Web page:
Hatch: Law of the Sea Treaty will sink the economy

Rick Moran
This Law of the Sea Treaty (LOST) has got to be stopped if what Senator Orrin Hatch says about it is true.

Fox News:

The treaty that Reagan refused to sign in 1982 is reappearing once again in the Senate.  The truth is, LOST contains numerous provisions that hurt the U.S. economy at a time when we need more jobs - not fewer.  

Under the guise of being for "the good of mankind, " LOST would obligate the United States to share information and technology in what amounts to global taxes and technology transfer requirements that are really nothing more than an attempt to redistribute U.S. wealth to the Third World.

At the center of these taxes and transfers is the International Seabed Authority (ISA), a Kingston, Jamaica based supra-national governing body established by the treaty for the purpose of redistributing cash and technology from the "developed world" to the "developing world."

Ceding authority to the ISA would mean that the sovereignty currently held by the U.S. over the natural resources located on large parts of the continental shelf would be lost.  That loss would mean lost revenue for the US government in the form of lost royalties that the U.S. government collects from the production of those resources. According to the U.S. Extended Continental Shelf Task Force, which is currently mapping the continental shelf, the resources there "may be worth billions if not trillions" of dollars.

In case proponents of LOST have not noticed, the US is over $15 trillion in debt, and we still have more than 20 million Americans who can't find a job. The last thing we need to do redistribute funds from our country to our economic and strategic competitors.

To make matters worse, the US would have no control over how or to whom the taxes and technology would be redistributed.

I doubt very much whether LOST is "for the good of mankind." Sounds like it would be good for some and crap for others - including us.

This treaty should be deep sixed.

This Law of the Sea Treaty (LOST) has got to be stopped if what Senator Orrin Hatch says about it is true.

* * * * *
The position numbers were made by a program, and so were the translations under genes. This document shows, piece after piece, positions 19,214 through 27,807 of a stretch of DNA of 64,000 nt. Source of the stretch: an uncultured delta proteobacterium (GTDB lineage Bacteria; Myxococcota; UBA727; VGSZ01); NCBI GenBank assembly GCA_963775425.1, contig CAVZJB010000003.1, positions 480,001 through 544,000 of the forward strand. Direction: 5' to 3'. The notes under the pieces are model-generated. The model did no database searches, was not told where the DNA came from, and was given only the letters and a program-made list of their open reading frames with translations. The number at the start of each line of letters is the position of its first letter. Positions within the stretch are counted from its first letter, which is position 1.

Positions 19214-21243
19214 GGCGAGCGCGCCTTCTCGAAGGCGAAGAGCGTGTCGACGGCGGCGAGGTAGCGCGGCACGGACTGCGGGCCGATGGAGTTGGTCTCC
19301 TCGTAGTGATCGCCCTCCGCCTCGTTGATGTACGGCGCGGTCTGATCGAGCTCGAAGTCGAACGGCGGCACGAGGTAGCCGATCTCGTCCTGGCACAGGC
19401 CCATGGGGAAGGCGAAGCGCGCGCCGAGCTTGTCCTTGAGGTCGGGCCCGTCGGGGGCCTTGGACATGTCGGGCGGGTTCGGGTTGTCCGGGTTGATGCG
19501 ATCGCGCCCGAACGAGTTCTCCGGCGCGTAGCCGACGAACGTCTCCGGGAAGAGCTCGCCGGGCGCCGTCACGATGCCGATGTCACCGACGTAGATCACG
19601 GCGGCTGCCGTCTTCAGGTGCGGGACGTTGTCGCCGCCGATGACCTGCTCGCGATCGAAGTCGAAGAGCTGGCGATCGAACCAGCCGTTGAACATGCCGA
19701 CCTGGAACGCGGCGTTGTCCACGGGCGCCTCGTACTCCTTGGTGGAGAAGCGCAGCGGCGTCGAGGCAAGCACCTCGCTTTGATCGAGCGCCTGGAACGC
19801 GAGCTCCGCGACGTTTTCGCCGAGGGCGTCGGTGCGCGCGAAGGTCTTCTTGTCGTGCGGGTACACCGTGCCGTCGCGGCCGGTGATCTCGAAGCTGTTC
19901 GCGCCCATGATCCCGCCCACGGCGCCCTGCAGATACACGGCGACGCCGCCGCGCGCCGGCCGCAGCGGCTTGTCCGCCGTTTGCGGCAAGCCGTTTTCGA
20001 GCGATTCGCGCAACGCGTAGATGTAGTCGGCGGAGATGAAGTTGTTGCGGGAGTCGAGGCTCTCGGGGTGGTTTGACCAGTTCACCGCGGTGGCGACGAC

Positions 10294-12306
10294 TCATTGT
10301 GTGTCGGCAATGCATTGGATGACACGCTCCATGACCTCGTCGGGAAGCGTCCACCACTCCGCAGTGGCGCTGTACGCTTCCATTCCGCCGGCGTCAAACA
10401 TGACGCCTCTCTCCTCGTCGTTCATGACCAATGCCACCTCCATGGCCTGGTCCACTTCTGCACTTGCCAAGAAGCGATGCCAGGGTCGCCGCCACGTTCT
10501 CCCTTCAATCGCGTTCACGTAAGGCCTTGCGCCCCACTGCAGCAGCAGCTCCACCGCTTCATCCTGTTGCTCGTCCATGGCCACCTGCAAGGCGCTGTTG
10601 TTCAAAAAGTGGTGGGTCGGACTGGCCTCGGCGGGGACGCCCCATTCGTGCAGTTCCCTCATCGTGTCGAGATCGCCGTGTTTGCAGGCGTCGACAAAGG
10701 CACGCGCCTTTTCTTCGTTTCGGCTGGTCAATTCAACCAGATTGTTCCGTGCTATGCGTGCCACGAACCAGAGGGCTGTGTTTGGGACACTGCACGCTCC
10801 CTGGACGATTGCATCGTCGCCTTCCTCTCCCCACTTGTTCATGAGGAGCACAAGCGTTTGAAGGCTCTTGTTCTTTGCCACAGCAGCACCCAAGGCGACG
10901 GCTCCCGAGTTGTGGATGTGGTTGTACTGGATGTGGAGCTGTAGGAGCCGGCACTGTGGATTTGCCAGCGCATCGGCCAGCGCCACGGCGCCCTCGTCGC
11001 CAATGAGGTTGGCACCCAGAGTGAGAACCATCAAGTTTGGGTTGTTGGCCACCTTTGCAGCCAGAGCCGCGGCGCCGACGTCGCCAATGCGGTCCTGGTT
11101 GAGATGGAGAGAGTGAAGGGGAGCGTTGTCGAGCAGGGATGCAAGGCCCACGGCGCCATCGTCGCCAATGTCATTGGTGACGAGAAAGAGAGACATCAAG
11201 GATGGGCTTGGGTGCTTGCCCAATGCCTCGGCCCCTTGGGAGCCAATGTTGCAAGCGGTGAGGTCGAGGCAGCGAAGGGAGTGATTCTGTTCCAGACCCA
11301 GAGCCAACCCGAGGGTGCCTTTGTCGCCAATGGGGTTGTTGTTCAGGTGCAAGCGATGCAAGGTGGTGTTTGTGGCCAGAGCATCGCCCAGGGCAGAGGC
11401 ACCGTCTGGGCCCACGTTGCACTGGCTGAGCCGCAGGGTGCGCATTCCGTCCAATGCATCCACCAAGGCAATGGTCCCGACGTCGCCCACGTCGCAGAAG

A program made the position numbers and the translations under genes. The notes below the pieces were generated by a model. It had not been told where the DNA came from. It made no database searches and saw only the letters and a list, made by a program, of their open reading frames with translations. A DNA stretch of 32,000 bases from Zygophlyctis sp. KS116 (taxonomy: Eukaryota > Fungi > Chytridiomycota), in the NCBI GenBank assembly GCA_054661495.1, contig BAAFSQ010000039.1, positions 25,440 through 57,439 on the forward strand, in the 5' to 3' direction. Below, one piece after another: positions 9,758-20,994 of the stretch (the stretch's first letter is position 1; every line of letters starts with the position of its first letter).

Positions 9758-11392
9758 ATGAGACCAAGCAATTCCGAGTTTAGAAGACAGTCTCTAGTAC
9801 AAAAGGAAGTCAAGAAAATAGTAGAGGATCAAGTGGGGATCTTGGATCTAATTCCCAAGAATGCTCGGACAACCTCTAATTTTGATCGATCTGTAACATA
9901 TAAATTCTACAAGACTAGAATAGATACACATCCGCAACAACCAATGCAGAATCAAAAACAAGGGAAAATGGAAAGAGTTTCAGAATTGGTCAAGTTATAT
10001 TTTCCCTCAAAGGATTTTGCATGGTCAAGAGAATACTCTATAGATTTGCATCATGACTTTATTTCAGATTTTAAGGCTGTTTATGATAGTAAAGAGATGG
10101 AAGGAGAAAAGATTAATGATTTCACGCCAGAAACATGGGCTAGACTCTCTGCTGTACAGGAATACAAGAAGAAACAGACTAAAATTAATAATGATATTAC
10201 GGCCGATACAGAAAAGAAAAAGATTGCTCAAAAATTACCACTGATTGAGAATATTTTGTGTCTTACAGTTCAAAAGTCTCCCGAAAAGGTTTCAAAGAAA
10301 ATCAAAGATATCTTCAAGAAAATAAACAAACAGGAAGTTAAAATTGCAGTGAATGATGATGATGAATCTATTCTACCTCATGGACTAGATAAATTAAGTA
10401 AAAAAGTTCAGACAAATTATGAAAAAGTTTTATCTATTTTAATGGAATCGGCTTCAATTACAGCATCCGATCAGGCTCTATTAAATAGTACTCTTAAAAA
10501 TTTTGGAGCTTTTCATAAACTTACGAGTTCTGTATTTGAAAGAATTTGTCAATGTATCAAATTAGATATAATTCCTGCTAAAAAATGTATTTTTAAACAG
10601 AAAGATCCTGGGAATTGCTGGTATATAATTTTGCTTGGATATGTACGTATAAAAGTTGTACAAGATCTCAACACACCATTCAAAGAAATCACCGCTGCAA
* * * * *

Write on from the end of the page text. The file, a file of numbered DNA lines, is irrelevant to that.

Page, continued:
Fox News:

The treaty that Reagan refused to sign in 1982 is reappearing once again in the Senate.  The truth is, LOST contains numerous provisions that hurt the U.S. economy at a time when we need more jobs - not fewer.  

Under the guise of being for "the good of mankind, " LOST would obligate the United States to share information and technology in what amounts to global taxes and technology transfer requirements that are really nothing more than an attempt to redistribute U.S. wealth to the Third World.

At the center of these taxes and transfers is the International Seabed Authority (ISA), a Kingston, Jamaica based supra-national governing body established by the treaty for the purpose of redistributing cash and technology from the "developed world" to the "developing world."

Ceding authority to the ISA would mean that the sovereignty currently held by the U.S. over the natural resources located on large parts of the continental shelf would be lost.  That loss would mean lost revenue for the US government in the form of lost royalties that the U.S. government collects from the production of those resources. According to the U.S. Extended Continental Shelf Task Force, which is currently mapping the continental shelf, the resources there "may be worth billions if not trillions" of dollars.

In case proponents of LOST have not noticed, the US is over $15 trillion in debt, and we still have more than 20 million Americans who can't find a job. The last thing we need to do redistribute funds from our country to our economic and strategic competitors.

To make matters worse, the US would have no control over how or to whom the taxes and technology would be redistributed.

I doubt very much whether LOST is "for the good of mankind." Sounds like it would be good for some and crap for others - including us.

This treaty should be deep sixed.